According to the Biology Online dictionary, an organelle can literally be defined as a little organ. “As the body is composed of various organs, the cell, too, has "little organs" that perform special functions. They are membrane-bound compartments or structures of a cell” (n.d.). One of the most unique organelles is that of the mitochondria.
There is a theory of thought accepted by most biologists now that the mitochondria actually originated as symbiotic bacteria (Alters & Alters, 2006). Doctor Lynn Margulis proposed that the mitochondria, because they appear to only originate from other mitochondria, and because they contain their own DNA, were actually descendants of formerly free-living bacteria. This idea is known as the endosymbiont hypothesis or theory (depending on what you read). The suggestion is that the eukaryotic cells retained the bacteria because they could not carry out the necessary chemical reactions required to survive in an atmosphere where oxygen was on the increase (Alters & Alters, 2006). Doctor Margulis is accredited with this theory, but the idea was actually first suggested by a Russian botanist, Konstantin Mereschkowsky in 1905. As noted in the New World Encyclopedia, “Mereschkowsky was familiar with work by the German botanist Andreas Schimper, who had observed in 1883 that the division of chloroplasts in green plants closely resembled that of free-living cyanobacteria, and who had himself tentatively proposed (in a footnote) that green plants had arisen from a symbiotic union of two organisms” (n.d.).
The mitochondria have rod-shaped bodies and are very similar in size and shape to certain bacteria. They contain outer and inner membranes with the outer being smooth and defining shape and the inner being convoluted with folds called cristae. “The cristae resemble the folded membranes that occur in various groups of bacteria” (Alters & Alters, 2006). Again giving credence to the endosymbiont theory.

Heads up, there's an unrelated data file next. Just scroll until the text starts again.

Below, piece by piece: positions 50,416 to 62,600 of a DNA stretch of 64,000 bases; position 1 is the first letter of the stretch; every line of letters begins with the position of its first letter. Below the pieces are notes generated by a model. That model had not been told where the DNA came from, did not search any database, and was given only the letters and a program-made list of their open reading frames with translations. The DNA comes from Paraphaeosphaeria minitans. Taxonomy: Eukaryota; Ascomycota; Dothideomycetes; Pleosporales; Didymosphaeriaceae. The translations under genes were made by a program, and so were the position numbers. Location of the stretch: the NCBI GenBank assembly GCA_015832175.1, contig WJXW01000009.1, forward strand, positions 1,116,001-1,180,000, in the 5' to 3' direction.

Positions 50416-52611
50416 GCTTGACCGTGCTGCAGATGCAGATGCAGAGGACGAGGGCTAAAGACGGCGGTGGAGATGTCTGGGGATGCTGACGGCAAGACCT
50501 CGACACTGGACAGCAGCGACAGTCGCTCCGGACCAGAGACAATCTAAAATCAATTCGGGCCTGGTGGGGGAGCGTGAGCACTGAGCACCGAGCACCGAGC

The mitochondria function as ‘cellular power plants', their primary job “is to break down fuel molecules releasing energy for cell work” (Alters & Alters, 2006). Basically they take in the nutrients and break them down thereby energizing the cell. This process is known as cellular respiration. This is an extremely important function as the “energy released is stored for later use in special molecules called ATP” (Alters & Alters, 2006). Adenosine triphosphate (ATP) is the chief supplier of immediate energy needs. Food taken in by cells is stored so that the cells can supply energy ‘at a moment's notice'. Without this imperative function of the mitochondria, all living things would find they're energy supply sapped shortly after consuming food. Mitochondria are also unique because the number of them can differ from cell to cell, some cells only require a single mitochondrion, yet others such as a muscle cell, may require many thousands, because of the energy needed by that muscle cell.
The mitochondria play an incredibly important part within the organelle family. Their uniqueness and origins differentiate them from the other organelles yet their primary function as powerhouses means they play an integral role within the cell.
Alters S. and Alters B. (2006). Biology understanding life. Hoboken, NJ. John Wiley & Sons, Inc..
Margulis, Lynn. (n.d.) In New World Encyclopedia. Retrieved from http://www. newworldencyclopedia.org/entry/Lynn_Margulis
Organelles. (n.d.) In Biology-online dictionary. Retrieved from http://www.biology-online.org/dictionary/Organelles.
Sullivan, Jim. (n.d.) Cells Alive. Mitochondria. Retrieved from http://www. cellsalive.com/cells/mitochon.htm.